Kamran Khan, a maidan cricketer in Mumbai who was nowhere close to getting selected for the domestic giants, became a household name with one dream spell for Rajasthan Royals in the second edition of the Indian Premier League (IPL).
But the doors for an encore - whether by the left-arm pacer or by any other domestic cricketer - have been shut.
Besides spelling out the dates for the players auction (January 8 and 9) ahead of the IPL's fourth edition (April 8 to May 22) and finalising the base prices of all capped players, the IPL governing council has made it tougher for an uncapped domestic player to make it to the IPL.
After putting a cap of Rs 30 lakh on the remuneration of uncapped domestic players, the Board of Control for Cricket in India had made it mandatory for all domestic players to get a no-objection certificate from their respective state associations for participation in the IPL.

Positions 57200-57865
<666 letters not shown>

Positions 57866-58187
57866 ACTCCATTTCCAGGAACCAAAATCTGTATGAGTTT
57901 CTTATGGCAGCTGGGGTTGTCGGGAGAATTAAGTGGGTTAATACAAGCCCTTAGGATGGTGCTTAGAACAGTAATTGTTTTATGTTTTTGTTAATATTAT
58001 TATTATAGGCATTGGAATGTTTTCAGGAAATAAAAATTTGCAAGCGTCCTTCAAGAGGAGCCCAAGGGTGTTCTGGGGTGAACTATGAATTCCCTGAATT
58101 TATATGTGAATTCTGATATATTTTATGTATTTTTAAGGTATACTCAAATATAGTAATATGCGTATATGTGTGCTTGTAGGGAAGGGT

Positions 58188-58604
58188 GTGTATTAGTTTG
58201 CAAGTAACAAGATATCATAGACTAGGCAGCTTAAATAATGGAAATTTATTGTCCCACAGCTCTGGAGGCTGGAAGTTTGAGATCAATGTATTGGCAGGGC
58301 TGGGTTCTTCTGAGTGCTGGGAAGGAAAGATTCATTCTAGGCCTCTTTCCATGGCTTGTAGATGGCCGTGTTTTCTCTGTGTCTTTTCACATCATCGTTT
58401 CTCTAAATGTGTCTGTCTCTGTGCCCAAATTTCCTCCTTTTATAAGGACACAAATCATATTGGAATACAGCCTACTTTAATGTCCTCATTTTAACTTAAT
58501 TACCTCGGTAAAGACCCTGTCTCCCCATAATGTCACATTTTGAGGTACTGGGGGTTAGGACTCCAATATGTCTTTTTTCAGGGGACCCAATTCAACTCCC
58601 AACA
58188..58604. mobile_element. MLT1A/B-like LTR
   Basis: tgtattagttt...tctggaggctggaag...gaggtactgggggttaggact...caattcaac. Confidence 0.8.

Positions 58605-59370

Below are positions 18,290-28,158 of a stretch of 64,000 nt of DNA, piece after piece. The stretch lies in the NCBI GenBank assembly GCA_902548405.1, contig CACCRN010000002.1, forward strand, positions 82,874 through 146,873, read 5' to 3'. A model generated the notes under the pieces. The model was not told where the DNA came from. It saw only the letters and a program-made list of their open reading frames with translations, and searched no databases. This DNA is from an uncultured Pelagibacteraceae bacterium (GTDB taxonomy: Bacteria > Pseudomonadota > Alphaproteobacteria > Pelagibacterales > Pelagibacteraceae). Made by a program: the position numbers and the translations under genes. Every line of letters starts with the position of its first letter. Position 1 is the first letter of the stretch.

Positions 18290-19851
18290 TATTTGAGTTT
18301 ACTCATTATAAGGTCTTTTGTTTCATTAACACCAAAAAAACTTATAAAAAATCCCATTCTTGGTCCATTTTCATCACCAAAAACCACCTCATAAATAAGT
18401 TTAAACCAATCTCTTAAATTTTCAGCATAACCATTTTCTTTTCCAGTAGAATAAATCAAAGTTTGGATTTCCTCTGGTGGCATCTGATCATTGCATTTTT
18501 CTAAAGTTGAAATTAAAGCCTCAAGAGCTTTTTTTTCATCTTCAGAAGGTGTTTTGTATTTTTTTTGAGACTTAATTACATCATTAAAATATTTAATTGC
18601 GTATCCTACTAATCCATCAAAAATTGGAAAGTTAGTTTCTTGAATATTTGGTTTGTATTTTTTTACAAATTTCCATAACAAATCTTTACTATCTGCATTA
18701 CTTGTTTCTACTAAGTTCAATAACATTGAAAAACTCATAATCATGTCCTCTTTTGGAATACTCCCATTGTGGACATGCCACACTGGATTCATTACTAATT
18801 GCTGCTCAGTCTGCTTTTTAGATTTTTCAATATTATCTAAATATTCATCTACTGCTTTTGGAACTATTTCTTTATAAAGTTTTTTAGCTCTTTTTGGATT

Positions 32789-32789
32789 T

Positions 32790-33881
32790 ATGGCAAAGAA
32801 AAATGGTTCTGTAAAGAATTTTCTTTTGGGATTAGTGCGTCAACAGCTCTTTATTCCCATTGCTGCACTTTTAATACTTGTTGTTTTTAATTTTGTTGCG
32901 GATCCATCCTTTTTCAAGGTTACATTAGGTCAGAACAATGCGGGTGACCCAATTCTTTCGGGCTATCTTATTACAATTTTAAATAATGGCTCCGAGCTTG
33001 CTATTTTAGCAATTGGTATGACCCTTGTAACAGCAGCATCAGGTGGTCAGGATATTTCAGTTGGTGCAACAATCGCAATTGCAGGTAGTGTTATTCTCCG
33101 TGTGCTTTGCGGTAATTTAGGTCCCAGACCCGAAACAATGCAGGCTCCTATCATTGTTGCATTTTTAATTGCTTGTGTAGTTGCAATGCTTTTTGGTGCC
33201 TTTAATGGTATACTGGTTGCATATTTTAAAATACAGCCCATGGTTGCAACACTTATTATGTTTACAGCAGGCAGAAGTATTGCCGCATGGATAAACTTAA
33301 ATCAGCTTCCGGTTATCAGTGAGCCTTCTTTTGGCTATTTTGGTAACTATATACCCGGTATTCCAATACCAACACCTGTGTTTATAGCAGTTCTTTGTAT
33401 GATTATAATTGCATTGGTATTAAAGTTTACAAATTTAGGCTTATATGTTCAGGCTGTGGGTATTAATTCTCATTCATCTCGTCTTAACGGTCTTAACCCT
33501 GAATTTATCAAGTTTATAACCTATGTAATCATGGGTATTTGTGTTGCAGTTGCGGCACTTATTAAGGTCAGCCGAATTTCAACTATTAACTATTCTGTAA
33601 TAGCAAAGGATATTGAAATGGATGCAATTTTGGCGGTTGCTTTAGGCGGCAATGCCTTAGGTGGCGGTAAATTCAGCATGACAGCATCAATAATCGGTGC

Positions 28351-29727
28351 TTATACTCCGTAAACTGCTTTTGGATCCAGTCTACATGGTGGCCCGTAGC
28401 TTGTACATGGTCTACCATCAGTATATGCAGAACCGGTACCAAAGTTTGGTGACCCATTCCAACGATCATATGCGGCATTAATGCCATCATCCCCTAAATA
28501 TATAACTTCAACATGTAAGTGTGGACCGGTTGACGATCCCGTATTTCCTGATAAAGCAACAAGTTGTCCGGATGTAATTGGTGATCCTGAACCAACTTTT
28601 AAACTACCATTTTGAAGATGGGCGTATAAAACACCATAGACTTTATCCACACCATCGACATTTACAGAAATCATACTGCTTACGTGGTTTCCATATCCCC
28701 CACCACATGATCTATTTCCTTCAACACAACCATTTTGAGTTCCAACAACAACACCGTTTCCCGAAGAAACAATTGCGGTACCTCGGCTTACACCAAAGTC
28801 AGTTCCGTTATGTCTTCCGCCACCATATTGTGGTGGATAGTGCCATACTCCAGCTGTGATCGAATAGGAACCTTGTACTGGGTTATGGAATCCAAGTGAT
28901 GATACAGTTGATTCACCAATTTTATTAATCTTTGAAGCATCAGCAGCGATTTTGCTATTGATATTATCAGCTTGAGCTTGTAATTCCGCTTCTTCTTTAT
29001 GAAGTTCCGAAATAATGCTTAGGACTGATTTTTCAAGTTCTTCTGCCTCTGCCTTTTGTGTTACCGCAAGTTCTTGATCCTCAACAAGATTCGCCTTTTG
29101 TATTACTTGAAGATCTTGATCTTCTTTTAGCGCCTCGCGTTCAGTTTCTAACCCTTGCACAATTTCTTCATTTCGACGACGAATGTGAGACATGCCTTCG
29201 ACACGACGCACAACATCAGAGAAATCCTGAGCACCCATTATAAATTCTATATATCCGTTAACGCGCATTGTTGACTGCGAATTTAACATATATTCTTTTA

Going a step further on Wednesday, the governing council decided that an uncapped domestic player must have appeared in 60 per cent of the domestic matches in the same season to become eligible to be signed by an IPL team.
“This is another attempt to emphasise the importance of First-Class and international cricket from a players’ perspective,” a top BCCI official told Hindustan Times.
“This will help maintain the importance of mainstream cricket.”
The domestic appearances will include Ranji Trophy, Vijay Hazare Trophy and Syed Mushtaq Ali Trophy. If a state team plays six Ranji matches, four zonal one-dayers and four zonal Twenty20 league matches, a player must have featured in at least nine of these 14 matches to make the IPL cut.
The BCCI, however, has left a ray of hope for players like Kamran.
“If a player has not played the required number of matches and a franchisee still wants to sign him, the player will need to make a special request to the board, which will take the final call.”
Meanwhile, as Hindustan Times had first reported on October 10 about the BCCI's plans to restrict the number of teams in IPL-IV to eight, the governing council stamped the proposal.
As a result, the number of matches in the next edition will be 60, the same as in IPL-III, with a minor change in the format of the playoffs.